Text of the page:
I always recommend hiring a professional editor; most writers are just ‘too close’ to their own work to catch typos, clunky sentence construction, or other mistakes that can create narrative confusion.
If you’re on a budget, however, or just plain stubborn, here are seven things to watch out for when polishing your manuscript for publication.
1. Double Spaces
Are you still typing double spaces after periods? This trend died with the typewriter. It may be hard to break old habits, but it’s worth it: continuing to use the space-space between sentences will instantly date your writing (since it’s not taught in schools anymore) and could make your publisher wonder just how ‘current’ you are on the literary scene.
2. Mis-Capitalization in Titles, Headers, and Subheads
Four types of words should never be capitalized in your titles, headers, and subheads—unless, of course, they’re the first word. These are articles (like a, an, the); prepositions (think in, out, on); conjunctions (and, but) and be verbs (is, was).
3. Passive Voice
Back to those be verbs (i.e., any form of the verb be): yes, they get your meaning across, but they’re pretty boring to read. All writing sounds better in the active voice. That means substituting action verbs for be verbs. Instead of falling back on “was” and “were” all the time, try more colorful verbs that bring to life the action on the page.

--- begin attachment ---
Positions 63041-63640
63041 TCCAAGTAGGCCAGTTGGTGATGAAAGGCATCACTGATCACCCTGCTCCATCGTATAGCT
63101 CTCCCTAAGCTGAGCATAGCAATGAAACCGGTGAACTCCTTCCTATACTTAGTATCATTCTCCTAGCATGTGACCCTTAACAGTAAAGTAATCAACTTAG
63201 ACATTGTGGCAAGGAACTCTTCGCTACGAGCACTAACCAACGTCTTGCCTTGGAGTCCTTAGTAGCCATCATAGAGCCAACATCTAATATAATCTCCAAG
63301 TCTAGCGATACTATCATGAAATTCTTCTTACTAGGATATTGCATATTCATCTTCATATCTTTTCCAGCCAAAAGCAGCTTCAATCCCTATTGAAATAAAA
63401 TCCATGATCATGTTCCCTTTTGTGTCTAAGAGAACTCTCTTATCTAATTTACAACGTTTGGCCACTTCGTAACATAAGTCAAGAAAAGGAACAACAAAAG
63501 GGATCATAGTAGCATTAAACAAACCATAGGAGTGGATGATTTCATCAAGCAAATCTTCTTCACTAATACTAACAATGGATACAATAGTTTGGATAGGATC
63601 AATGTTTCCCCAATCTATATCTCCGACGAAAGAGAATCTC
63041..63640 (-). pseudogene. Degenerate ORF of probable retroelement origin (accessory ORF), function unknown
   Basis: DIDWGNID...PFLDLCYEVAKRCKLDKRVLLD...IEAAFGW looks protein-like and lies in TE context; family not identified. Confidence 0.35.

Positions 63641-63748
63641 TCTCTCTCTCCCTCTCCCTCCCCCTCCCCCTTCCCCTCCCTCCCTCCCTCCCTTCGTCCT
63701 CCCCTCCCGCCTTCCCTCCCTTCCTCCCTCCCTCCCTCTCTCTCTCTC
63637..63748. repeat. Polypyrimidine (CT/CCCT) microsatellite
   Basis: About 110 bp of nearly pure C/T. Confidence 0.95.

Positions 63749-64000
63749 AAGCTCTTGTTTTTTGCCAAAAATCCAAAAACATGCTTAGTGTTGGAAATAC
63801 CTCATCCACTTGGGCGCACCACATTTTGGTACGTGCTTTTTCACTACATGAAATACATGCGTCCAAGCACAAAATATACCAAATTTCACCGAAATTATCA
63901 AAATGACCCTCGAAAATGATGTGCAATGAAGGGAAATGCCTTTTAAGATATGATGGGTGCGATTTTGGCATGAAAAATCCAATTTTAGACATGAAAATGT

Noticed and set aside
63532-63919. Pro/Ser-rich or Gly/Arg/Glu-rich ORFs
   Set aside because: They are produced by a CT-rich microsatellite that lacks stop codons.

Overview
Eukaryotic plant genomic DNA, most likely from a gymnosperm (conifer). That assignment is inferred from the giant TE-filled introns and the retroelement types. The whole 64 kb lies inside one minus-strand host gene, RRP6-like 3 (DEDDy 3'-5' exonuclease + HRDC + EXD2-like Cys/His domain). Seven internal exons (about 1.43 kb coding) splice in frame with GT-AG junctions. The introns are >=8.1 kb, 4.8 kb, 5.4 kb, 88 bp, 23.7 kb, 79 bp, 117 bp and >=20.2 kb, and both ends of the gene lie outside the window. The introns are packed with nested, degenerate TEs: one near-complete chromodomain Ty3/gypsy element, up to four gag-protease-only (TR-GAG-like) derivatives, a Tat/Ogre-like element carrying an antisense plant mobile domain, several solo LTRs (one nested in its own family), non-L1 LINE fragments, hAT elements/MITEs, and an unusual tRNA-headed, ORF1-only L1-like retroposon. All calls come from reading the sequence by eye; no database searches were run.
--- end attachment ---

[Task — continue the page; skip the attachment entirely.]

Ask three different editors, and you’re bound to get three different opinions about the Oxford comma (the comma that follows every item in a list). I highly recommend using the Oxford comma, and here’s why. [What’s wrong with the following sentence?] “I like cooking my family and my pets.”
Commas also always go before the name of any person being addressed. EX: “Can I help you, Alex?”
An em-dash is two hyphens together with no space on either side, such as: “The boy said he was hungry—but really, he’d just eaten breakfast thirty minutes ago.” Em-dashes create a pause like a comma, but stronger, and will help clarify your meaning.
One space should precede and follow each set of ellipses. EX: “ … ”
The names of books, TV shows, and movies are always italicized. Song names can be indicated by double quotes.
EX: Katy Perry’s song “Firework” was featured in the show Glee.
Italics also indicate internal thoughts.
EX: My first thought was, This has got to be a joke.
Good luck! And when in doubt, hire an editor.